I felt super alone with reading other fussy eater blogs where my youngest child just would just never eat those things. Your food ideas are much more practical! I am happy for you to share my story I’m really grateful for all the tips!

Mum actions blog advice, Judith Yeabsley|Fussy Eating NZ, happy mum #MumActionsBlogAdvice, #MumActionsBlogAdviceForFussyEaters, #MumActionsBlogAdviceForPickyEaters, #TryNewFoods, #TheConfidentEater, #FussyEatingNZ, #HelpForFussyEating, #HelpForFussyEaters, #FussyEater, #FussyEating, #PickyEater, #PickyEating, #SupportForFussyEaters, #SupportForPickyEaters, #CreatingConfidentEaters, #TryNewFood #PickyEatingNZ #HelpForPickyEaters, #HelpForPickyEating, #Wellington, #NZ, #JudithYeabsley

I’d also like to take a moment and respond to some of the things written by mum. Often we learn a lot from what’s happening for other families.

How mum actions advice is important

1. Identify problems early – There is a LOT of misinformation about feeding. One of these areas is parents being told not to worry if their child is not eating when they are really young as it’s all about the exploring and learning.

Yes, milk is the primary food source for infants, however, eating is a skill that is learned, and:

i) It’s learned sequentially – which means if a baby skips a step (common) then it may cause ongoing difficulty.

ii) Learning windows exist – this means that if your baby does not, for example, learn to chew solids during the optimal time to learn, they may then struggle later.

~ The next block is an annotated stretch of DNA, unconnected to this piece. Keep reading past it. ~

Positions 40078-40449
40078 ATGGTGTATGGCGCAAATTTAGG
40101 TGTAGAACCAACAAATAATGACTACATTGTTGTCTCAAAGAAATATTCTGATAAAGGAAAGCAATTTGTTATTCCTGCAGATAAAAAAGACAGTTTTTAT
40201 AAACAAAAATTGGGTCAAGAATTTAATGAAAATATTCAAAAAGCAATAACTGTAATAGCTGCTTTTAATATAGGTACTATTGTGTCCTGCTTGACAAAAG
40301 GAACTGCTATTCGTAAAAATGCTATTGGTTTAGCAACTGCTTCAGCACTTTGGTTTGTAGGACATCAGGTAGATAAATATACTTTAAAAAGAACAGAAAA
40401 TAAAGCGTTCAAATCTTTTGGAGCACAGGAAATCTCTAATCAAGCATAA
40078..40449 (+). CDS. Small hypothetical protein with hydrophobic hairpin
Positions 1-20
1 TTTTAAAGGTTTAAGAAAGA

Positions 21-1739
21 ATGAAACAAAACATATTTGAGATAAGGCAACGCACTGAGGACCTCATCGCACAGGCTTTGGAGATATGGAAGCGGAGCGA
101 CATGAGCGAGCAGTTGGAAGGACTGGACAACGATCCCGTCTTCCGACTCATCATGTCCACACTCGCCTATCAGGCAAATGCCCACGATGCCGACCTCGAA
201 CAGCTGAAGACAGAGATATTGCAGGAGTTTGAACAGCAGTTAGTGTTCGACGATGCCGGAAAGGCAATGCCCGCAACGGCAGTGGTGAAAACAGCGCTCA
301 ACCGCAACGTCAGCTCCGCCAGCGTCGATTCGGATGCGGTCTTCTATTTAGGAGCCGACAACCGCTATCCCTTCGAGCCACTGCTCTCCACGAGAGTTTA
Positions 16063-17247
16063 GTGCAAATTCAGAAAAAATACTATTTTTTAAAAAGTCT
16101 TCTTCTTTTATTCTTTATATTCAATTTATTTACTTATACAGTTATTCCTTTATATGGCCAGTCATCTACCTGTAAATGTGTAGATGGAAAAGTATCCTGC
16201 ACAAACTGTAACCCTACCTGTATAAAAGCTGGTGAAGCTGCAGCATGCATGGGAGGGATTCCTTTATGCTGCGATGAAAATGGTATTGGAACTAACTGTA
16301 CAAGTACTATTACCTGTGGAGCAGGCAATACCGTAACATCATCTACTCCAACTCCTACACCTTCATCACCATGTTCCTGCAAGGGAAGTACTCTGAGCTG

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Therefore, at 10 months your baby (born on or around their due date) should be able to manage family foods. If this is not the case, then it’s a little alarm ringing. Not a cause for panic, but definitely to take a look at what is happening and why.

Similarly, if your child is over 12 months and food is a real challenge already, it is unlikely it is just going to magically come good.

Fortunately, as a parent you can do so many things to support your child, whether 12 months or 12 years to eat more widely.

You can gradually build comfort and start to change the way they approach food and feeding.

2. Stress & anxiety are counterproductive – Parents often feel a lot of stress and anxiety around what their child does and doesn’t eat.

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Although perfectly normal, the worry can really affect your child’s eating. As you, as the parent are their most important relationship, what you convey to them can be either helpful or unhelpful.

If you’re inadvertently introducing stress at the meal table, it can often make your child feel nervous around food too. If they already have an inbuilt discomfort in regard to eating, this can be magnified.

3. A positive eating environment – can make a huge difference. The more relaxed we are, the more likely we are to eat.